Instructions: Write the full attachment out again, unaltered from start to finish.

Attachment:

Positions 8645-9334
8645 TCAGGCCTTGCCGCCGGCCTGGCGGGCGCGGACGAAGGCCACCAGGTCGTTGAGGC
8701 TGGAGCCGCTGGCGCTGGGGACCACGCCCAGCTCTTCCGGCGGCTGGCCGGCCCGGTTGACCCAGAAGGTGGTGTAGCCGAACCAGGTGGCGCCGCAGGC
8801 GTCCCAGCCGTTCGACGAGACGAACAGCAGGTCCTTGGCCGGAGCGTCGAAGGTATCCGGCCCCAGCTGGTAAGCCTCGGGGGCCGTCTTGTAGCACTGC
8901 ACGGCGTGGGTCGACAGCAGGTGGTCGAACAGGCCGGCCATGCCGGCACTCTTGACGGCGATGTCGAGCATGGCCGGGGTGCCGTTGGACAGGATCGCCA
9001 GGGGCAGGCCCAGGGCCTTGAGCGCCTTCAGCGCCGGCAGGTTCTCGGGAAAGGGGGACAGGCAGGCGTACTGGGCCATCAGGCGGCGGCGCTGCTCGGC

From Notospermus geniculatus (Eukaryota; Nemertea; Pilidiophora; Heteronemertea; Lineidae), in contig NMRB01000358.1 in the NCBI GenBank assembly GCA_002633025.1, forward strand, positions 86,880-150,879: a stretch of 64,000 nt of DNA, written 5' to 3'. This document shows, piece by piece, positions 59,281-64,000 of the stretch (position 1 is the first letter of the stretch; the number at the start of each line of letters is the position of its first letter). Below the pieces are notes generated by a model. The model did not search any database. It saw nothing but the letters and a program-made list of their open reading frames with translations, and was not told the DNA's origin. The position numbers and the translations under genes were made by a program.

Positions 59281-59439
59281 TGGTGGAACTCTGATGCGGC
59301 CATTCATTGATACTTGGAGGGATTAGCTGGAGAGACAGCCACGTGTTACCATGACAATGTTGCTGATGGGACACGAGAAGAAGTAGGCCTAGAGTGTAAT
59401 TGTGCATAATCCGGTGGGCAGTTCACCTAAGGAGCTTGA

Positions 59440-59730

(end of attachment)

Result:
Positions 8645-9334
8645 TCAGGCCTTGCCGCCGGCCTGGCGGGCGCGGACGAAGGCCACCAGGTCGTTGAGGC
8701 TGGAGCCGCTGGCGCTGGGGACCACGCCCAGCTCTTCCGGCGGCTGGCCGGCCCGGTTGACCCAGAAGGTGGTGTAGCCGAACCAGGTGGCGCCGCAGGC
8801 GTCCCAGCCGTTCGACGAGACGAACAGCAGGTCCTTGGCCGGAGCGTCGAAGGTATCCGGCCCCAGCTGGTAAGCCTCGGGGGCCGTCTTGTAGCACTGC
8901 ACGGCGTGGGTCGACAGCAGGTGGTCGAACAGGCCGGCCATGCCGGCACTCTTGACGGCGATGTCGAGCATGGCCGGGGTGCCGTTGGACAGGATCGCCA
9001 GGGGCAGGCCCAGGGCCTTGAGCGCCTTCAGCGCCGGCAGGTTCTCGGGAAAGGGGGACAGGCAGGCGTACTGGGCCATCAGGCGGCGGCGCTGCTCGGC

From Notospermus geniculatus (Eukaryota; Nemertea; Pilidiophora; Heteronemertea; Lineidae), in contig NMRB01000358.1 in the NCBI GenBank assembly GCA_002633025.1, forward strand, positions 86,880-150,879: a stretch of 64,000 nt of DNA, written 5' to 3'. This document shows, piece by piece, positions 59,281-64,000 of the stretch (position 1 is the first letter of the stretch; the number at the start of each line of letters is the position of its first letter). Below the pieces are notes generated by a model. The model did not search any database. It saw nothing but the letters and a program-made list of their open reading frames with translations, and was not told the DNA's origin. The position numbers and the translations under genes were made by a program.

Positions 59281-59439
59281 TGGTGGAACTCTGATGCGGC
59301 CATTCATTGATACTTGGAGGGATTAGCTGGAGAGACAGCCACGTGTTACCATGACAATGTTGCTGATGGGACACGAGAAGAAGTAGGCCTAGAGTGTAAT
59401 TGTGCATAATCCGGTGGGCAGTTCACCTAAGGAGCTTGA

Positions 59440-59730